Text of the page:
Roundup: Our daily headphones: the TechRadar editors share their personal setups



When it comes to headphone preferences, everybody’s different. Some like them portable, some like them comfortable, some like them wireless, and some like them bassier than a pair oversized speakers taped to the boot of a Honda.

We review a lot of headphones here at TechRadar, but it’s important to remember that no pair of headphones is perfect, and that your needs might turn a pair of four-star rating into a five, or a sure-fire hit into a bit of a dud.

In order to appreciate the range of opinions that exist when it comes to headphones I turned to the TechRadar team who use a diverse range of headphones everyday both in and out of the office.

The takeaway? A headphones’ form factor is probably just as important, if not more important, than how they sound. No one wants to go jogging with a pair of noise-cancelling over-ears, and woe betide anyone who settles for the convenience of in-ears while sitting at their desk.

So the next time you’re looking to buy a pair, don’t just pick the pair of headphones from our headphone buying guide that most closely matches your budget, pick your form factor first and work from there.

Jon Porter – Home Entertainment Writer

Beyerdynamics T51i

I tend to do most of my music listening on my commute to and from work so my priorities when buying a pair of headphones are to find a pair that aren’t too bulky and include an in-line remote so I don’t have to constantly dig my phone out of my pocket on the bus.

The Beyerdynamic T51i’s fit these requirements perfectly. They’re a fairly small pair of on-ear headphones that feel right at home listening on the bus or tube, and their remote covers all the basics so I can quickly adjust volume without too much fuss.

Most importantly however they sound amazing. Their bass levels don’t overwhelm (a pet peeve of mine), and they make everything from standard Spotify quality streams through to Tidal’s hi-fi files sound lovely and crisp.

Only the lack of a detachable headphone cable prevents me from being able to call them the perfect pair of portable headphones. I’ve already had the cable break on me (an inevitability with the amount I use them), forcing me to go to a dodgy shop to have them repaired at considerable expense.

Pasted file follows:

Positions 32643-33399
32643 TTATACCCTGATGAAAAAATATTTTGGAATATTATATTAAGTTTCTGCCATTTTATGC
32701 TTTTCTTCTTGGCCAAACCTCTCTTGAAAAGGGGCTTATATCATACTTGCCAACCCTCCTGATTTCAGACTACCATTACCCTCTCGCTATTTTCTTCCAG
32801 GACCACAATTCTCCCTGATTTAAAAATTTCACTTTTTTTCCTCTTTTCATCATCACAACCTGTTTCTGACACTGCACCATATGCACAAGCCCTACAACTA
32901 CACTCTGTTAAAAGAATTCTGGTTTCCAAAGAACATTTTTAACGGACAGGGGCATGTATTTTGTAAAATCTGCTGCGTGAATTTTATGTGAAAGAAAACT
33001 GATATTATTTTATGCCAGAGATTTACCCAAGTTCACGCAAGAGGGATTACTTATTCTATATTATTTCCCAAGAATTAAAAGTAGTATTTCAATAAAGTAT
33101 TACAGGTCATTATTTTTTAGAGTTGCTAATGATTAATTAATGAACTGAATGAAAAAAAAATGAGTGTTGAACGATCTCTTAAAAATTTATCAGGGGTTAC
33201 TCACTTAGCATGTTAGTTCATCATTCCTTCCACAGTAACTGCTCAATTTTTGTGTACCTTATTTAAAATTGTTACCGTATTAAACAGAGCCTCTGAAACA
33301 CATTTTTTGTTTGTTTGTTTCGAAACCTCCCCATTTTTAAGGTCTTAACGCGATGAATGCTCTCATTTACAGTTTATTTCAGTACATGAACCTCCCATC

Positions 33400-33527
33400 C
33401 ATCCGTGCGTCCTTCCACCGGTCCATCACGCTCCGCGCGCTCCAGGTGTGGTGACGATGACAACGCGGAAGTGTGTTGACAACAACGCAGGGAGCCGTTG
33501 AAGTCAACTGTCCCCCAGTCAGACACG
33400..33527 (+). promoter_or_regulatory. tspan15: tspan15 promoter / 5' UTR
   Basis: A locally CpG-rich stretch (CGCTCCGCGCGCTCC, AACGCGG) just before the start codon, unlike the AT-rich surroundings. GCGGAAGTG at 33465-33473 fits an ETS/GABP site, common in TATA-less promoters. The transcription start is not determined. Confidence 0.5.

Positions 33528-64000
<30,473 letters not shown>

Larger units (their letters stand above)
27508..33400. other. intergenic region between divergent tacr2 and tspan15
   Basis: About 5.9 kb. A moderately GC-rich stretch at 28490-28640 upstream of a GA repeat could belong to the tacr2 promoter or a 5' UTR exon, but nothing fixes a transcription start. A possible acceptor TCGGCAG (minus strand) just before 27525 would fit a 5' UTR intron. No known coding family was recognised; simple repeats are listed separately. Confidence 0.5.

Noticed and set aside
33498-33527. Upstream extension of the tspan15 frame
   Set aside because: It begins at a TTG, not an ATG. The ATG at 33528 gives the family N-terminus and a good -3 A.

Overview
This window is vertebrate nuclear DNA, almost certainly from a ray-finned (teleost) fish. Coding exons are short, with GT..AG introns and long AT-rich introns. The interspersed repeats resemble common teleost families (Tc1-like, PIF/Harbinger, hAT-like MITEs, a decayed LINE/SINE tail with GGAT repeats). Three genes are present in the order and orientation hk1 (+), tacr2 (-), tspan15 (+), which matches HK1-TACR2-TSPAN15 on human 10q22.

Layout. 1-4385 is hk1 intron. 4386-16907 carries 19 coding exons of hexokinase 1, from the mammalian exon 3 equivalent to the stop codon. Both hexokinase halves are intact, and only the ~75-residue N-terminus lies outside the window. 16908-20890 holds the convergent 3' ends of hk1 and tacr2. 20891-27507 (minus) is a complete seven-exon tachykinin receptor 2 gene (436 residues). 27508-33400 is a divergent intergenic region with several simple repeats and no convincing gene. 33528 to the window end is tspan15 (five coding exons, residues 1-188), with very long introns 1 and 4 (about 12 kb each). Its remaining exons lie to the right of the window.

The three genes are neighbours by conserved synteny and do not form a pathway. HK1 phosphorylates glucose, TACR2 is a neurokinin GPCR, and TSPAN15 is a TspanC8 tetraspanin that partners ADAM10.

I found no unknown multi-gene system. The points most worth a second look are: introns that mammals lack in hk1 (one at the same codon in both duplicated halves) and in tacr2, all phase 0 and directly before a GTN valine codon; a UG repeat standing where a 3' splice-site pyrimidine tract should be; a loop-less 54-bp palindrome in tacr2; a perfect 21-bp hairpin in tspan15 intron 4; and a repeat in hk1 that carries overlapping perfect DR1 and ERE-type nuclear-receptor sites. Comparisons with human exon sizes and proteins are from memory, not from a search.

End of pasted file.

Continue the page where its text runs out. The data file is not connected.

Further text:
I can see myself using the T51i’s for many years to come. They’re comfortable, sound rich and full, and generally feel like a pair of headphones twice their price.

John McCann – Phones, Tablets and Wearables


Platronics BackBeat Pro

When it comes to headphones, my needs can be narrowed down to three simple requirements. Over the ear, noise cancelling and Bluetooth.

I don’t want to get tied up in a tangle of wires and I don’t want uncomfortable ear buds that refuse to sit properly in my ears and fall out when I go any quicker than a brisk walking pace.

I’m almost always listening to music when I’m out and about, whether it’s the morning train commute to work or a short trot into town. The feeling of my headphones hugging my crown, or draped round my neck during breaks in playback, is more than comforting. It’s part of who I am.

My colleagues will tell you my infatuation with my headphones is a serious problem, but they’re just jealous.

I’m not, however, a finely tuned musical machine. I have no need for DACs, as standard headphones do the trick for me. As long as there’s a decent bass output, I’ll be content.

Currently I’m enjoying the Plantronics BackBeat Pros, which I’ve had for just over half a year. Previous to those I had the smaller, more lightweight Sony DR-BTN200s. Slightly more understated, but they also lacked the same level of bass and noise cancellation as the Plantronics.